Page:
This isn’t the time to be shorthanded.
Entering its first NCAA tournament since 2008, the Tulane baseball program is back on center stage after a prolonged absence. But one notable member of the Green Wave (34-23) won’t be appearing at the Baton Rouge regional until the latter half of the weekend, if at all.
Starting second baseman Jake Willsey still has three games remaining on his four-game suspension, which will keep him away from Alex Box Stadium unless Tulane reaches the regional’s final two games.
The Green Wave begins its quest at 7 p.m. Friday against UNC-Wilmington before matching up with either top-seeded LSU or No. 4 Lehigh on Saturday.
Willsey’s suspension was the combination of two penalties that combined into four games. In Tulane’s 3-1 loss against East Carolina in the American Athletic Conference tournament, Willsey was ejected, triggering an automatic one-game suspension, for arguing the strike zone with home-plate umpire Chris Ward.
After the ejection, Ward said Willsey also bumped him during the argument, leading to an additional three-game penalty. As part of the incident, Tulane third-base coach Sean Allen, who said he ran toward the plate to calm an incensed Willsey, was also ejected and suspended for three games.
While Tulane coach David Pierce said Tulane protested the ruling, he was awarded no leniency by either the NCAA or the American Athletic Conference, which upheld their initial rulings.
“It’s unfortunate,” said Allen, who coaches hitting and infielders. “But we are just going to adjust. And these guys haven’t let anything stop them all year, so I don’t think this will change anything for us as a team. I know I’d like to be out there, and Jake really wants to be out there, but we have plenty of guys capable of filling in.”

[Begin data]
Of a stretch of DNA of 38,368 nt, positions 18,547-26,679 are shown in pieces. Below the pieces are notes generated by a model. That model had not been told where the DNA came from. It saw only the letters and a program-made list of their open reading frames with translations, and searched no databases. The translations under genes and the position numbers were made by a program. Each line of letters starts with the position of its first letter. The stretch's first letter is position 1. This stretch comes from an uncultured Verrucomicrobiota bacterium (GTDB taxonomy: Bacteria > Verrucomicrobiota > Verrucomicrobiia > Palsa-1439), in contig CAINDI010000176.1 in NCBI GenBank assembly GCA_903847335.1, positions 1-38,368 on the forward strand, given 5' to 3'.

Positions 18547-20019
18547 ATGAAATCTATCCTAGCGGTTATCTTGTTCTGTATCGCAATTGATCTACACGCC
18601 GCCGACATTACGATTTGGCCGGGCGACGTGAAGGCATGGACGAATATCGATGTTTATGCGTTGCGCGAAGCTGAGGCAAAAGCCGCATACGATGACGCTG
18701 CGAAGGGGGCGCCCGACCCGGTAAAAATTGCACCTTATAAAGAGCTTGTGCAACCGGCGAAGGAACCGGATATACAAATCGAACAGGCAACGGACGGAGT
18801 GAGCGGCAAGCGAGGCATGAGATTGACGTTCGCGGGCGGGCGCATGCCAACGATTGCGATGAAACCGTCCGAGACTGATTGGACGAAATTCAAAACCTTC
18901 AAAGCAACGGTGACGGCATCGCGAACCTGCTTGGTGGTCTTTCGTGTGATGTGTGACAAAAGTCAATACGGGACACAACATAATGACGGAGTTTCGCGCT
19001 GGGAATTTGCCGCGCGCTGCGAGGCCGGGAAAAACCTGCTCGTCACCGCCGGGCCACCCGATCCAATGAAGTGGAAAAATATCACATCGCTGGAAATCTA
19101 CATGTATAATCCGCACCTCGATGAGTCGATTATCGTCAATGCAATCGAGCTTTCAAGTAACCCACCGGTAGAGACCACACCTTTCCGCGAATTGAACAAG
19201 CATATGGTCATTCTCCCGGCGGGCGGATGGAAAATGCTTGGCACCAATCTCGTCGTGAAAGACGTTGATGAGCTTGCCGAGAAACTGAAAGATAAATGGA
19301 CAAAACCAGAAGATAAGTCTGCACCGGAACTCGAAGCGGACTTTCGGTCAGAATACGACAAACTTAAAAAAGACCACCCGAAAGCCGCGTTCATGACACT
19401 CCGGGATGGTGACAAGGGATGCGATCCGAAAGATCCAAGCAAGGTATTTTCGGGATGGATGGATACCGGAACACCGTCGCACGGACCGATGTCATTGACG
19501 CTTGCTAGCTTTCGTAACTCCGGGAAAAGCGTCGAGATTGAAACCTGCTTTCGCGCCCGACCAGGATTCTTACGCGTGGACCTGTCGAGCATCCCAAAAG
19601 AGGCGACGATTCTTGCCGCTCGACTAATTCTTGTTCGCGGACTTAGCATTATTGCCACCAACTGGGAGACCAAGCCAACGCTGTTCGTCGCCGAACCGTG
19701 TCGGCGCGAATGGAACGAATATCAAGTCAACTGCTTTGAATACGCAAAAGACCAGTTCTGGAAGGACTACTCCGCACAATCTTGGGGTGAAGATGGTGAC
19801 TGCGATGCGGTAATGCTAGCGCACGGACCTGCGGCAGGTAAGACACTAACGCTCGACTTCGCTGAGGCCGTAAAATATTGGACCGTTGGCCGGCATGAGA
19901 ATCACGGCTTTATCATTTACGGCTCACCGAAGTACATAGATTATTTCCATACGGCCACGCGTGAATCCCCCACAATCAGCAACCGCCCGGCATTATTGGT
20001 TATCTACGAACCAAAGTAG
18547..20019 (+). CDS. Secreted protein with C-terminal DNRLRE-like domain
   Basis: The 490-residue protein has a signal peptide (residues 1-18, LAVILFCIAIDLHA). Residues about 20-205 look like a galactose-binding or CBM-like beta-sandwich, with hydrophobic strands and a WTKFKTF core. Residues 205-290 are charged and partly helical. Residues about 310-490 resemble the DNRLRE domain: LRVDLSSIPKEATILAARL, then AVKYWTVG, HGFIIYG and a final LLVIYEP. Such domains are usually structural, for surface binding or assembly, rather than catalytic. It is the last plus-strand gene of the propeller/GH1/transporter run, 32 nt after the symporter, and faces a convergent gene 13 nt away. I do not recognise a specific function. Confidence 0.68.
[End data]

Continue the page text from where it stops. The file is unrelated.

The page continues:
Replacing Willsey’s bat may be the most difficult task. The sophomore led all Tulane hitters with a .333 average and .425 on base percentage in 22 conference games (20 starts), and his 10 RBIs during those games ranked second on the team.
However, Tulane is replacing him with arguably its most powerful hitter and sure-handed glove in sophomore Hunter Hope.
Pierce said he expects the former starting third baseman to slide back into his position after Garrett Deschamp shifts from first base to Willsey’s spot at second and starting third baseman Tyler Wilson moves across the diamond to first.
Hope started 46 games for Tulane this season but was moved to the bench after his batting average in conference games dipped to .188 and strikeout total ballooned to a school record 67. However, several teammates said Hope took the demotion in stride. And when his chance to return to the order arrived, he laced three hits, including a pair of run-scoring doubles in Tulane’s 7-6 loss to UConn.
“He never let it get to him, and he honestly saw it more as a break than anything else. And I think it’s going to make him a lot better going into the tournament,” Wilson said. “He probably has the best power on the team, and he may have the best glove, so even though we would love it if Jake could play, it’s pretty great to have Hunter in there and ready to go.”
Deschamp is no stranger to second base either, spending most of the 2014 season there. And Wilson has spent most of his career at first, meaning there won’t be any real discomfort despite the sudden jolt to the Green Wave’s typical starting lineup.
“This is the great thing about this team is that we are really versatile,” Deschamp said. “Tyler Wilson is a great first baseman. And now we are getting Hope back in, who adds a whole new dimension to our offense. He can put the ball in the gap or over the fence. And even though this isn’t the way we wanted it to happen, I don’t think this is going to slow us down at all.”